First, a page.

Global economy is rebounding, with major indexes rallying
The global economy is recovering from the Covid-19 pandemic faster than analysts expected. The U.S. and Chinese data showed that the actual numbers surpassed the initial estimations. Japan, the world’s third greatest economy, is still on a downtrend, but the results could be worse.
On Tuesday, a gauge of global stocks surged forward to its biggest one-day percentage rise in a week. The U.S. Treasury yields tumbled down, alleviating some concerns about the economic recovery and stronger-than-expected inflation.
Benchmark 10-year notes soared to 18/32 in price to yield 1.5316%. However, that was lower than 1.5941% reached later Monday. The note has surpassed 1.6% three times since Feb. 25, skyrocketing to levels not seen over the last year.
Investors are waiting for the $120 billion auctions of 3-, 10- and 30-year Treasuries, which are due later this week. U.S. Andrew Mies, the chief investment officer at 6 Meridien in Kansas, noted that the 10-year has jumped from 1% to 1.60%, and it may even reach 2%.
Meanwhile, all major averages closed higher on Wall Street. The Nasdaq rallied by almost 4%, gaining the most. It reached the highest point since Nov. 4.
According to experts, the index has been highly susceptible to increasing rates. As a result, Monday’s decline pushed it lower by more than 10% from its Feb. 12 close.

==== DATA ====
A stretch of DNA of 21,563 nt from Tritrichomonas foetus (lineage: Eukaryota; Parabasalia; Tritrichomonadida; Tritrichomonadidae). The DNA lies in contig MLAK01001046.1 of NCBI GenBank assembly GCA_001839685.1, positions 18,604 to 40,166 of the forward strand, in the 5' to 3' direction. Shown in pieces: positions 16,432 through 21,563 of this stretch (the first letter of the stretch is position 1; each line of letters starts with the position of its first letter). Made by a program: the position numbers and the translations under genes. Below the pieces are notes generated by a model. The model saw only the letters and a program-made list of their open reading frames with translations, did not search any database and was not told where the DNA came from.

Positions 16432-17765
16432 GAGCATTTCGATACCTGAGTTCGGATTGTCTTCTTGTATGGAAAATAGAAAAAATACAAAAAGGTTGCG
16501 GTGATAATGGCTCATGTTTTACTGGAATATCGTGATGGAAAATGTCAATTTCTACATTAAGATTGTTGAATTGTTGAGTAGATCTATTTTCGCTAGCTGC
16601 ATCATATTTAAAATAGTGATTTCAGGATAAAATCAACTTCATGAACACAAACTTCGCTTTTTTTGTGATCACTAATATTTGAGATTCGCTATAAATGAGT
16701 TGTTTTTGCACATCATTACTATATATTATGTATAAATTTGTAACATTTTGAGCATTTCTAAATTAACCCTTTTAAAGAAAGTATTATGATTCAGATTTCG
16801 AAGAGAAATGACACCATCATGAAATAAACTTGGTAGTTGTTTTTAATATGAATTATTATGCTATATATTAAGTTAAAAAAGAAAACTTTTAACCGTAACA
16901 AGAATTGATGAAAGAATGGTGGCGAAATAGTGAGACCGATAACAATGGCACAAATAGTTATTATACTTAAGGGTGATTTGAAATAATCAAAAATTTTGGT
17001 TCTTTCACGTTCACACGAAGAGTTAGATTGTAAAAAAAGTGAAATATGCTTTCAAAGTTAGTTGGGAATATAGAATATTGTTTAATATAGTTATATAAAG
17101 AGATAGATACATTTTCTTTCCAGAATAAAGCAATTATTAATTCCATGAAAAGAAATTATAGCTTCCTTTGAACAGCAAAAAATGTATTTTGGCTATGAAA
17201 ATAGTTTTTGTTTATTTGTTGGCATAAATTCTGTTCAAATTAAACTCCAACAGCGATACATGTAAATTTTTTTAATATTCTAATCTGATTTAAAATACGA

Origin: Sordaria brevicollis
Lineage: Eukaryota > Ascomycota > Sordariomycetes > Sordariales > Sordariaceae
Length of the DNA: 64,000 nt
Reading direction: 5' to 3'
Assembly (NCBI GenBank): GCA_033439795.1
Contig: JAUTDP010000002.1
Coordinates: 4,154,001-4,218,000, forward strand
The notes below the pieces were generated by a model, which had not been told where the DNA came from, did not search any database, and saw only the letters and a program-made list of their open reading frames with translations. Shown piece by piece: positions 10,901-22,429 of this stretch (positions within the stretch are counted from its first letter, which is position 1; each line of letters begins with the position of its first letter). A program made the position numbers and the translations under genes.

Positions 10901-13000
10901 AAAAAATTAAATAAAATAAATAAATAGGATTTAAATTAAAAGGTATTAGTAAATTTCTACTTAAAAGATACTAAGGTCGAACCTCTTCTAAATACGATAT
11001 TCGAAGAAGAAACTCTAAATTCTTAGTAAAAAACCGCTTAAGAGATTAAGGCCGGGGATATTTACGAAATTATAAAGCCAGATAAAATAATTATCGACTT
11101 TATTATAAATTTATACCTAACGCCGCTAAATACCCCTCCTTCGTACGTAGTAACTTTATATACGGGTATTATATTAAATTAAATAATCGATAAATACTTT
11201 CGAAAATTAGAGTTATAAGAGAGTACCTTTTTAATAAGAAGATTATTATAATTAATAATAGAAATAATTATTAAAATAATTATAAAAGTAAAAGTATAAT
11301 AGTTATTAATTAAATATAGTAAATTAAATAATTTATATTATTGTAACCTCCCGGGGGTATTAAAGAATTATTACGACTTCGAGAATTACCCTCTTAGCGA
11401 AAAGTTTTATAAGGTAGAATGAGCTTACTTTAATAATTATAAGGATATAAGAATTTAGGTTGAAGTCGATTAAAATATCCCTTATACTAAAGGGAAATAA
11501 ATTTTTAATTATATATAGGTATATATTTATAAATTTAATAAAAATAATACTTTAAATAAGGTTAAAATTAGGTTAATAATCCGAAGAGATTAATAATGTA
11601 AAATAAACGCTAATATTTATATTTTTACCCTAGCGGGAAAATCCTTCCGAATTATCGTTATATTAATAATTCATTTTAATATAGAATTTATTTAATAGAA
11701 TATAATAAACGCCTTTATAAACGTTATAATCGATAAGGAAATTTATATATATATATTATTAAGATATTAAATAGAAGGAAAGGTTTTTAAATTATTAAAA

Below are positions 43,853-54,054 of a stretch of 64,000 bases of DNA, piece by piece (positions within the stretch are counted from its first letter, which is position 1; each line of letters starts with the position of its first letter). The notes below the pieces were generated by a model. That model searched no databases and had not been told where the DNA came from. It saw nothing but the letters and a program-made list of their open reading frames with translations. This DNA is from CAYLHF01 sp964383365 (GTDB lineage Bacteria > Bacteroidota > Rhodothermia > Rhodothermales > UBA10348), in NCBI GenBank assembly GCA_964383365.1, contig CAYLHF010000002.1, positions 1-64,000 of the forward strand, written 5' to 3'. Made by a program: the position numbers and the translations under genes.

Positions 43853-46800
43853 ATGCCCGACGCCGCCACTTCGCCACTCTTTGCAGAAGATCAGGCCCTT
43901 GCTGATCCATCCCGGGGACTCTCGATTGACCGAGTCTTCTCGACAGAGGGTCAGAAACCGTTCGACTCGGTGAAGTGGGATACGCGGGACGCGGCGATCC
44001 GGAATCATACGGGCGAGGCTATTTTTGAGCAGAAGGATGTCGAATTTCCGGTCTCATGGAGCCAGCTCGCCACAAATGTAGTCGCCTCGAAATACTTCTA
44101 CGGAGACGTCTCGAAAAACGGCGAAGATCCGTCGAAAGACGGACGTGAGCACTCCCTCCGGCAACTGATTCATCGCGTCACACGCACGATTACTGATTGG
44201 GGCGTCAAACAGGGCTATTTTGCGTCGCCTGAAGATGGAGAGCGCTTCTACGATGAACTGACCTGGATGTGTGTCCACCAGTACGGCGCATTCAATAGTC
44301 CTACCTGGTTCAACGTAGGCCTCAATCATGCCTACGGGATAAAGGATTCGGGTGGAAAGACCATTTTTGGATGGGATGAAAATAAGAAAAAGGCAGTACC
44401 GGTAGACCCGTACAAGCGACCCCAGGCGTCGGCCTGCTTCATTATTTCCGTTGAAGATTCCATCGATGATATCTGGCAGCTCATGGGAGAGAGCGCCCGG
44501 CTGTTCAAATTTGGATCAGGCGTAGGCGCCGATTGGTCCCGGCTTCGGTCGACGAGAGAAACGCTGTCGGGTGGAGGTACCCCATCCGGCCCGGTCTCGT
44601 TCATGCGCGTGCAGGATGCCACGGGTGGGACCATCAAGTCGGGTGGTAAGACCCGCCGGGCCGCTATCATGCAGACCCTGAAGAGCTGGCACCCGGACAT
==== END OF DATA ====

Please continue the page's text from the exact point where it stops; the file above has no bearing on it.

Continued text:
How did the Dow Jones and the S&P 500 fare?
The Dow Jones Industrial Average climbed up by 30.3 points, or 0.1%, ending the session at 31,832.74. Earlier in the day, it briefly surpassed 32,150, though.
The S&P 500 also added 54.09 points, or 1.42%, climbing up to 3,875.44, while the Nasdaq Composite soared by 464.66 points, adding 3.69%, to 13,073.83, overall.
In Europe, the futures closed higher as well, extending gains from their best session in four months on Monday. The European STOXX 600 index jumped by 0.8%, with the utility sector climbing up by more than 1.5%.
According to new data, the ECB increased its emergency bond purchases insignificantly last week. Investors are currently waiting for a European Central Bank meeting, which is due later this week. It will clarify whether policymakers have decided to increase the pace of emergency bond purchases.
Meanwhile, MSCI’s gauge of stocks soared by 1.35% in Asia. Oil prices tumbled down from early highs in choppy trading, though. Brent dropped back to the $68 mark as traders contemplated supply disruption in Saudi Arabia.
U.S. crude futures traded at $64.01 per barrel, also lowering to $1.04 by 1.60%. Brent crude futures sat at $67.52 per barrel, declining to 72 cents by 1.06%.
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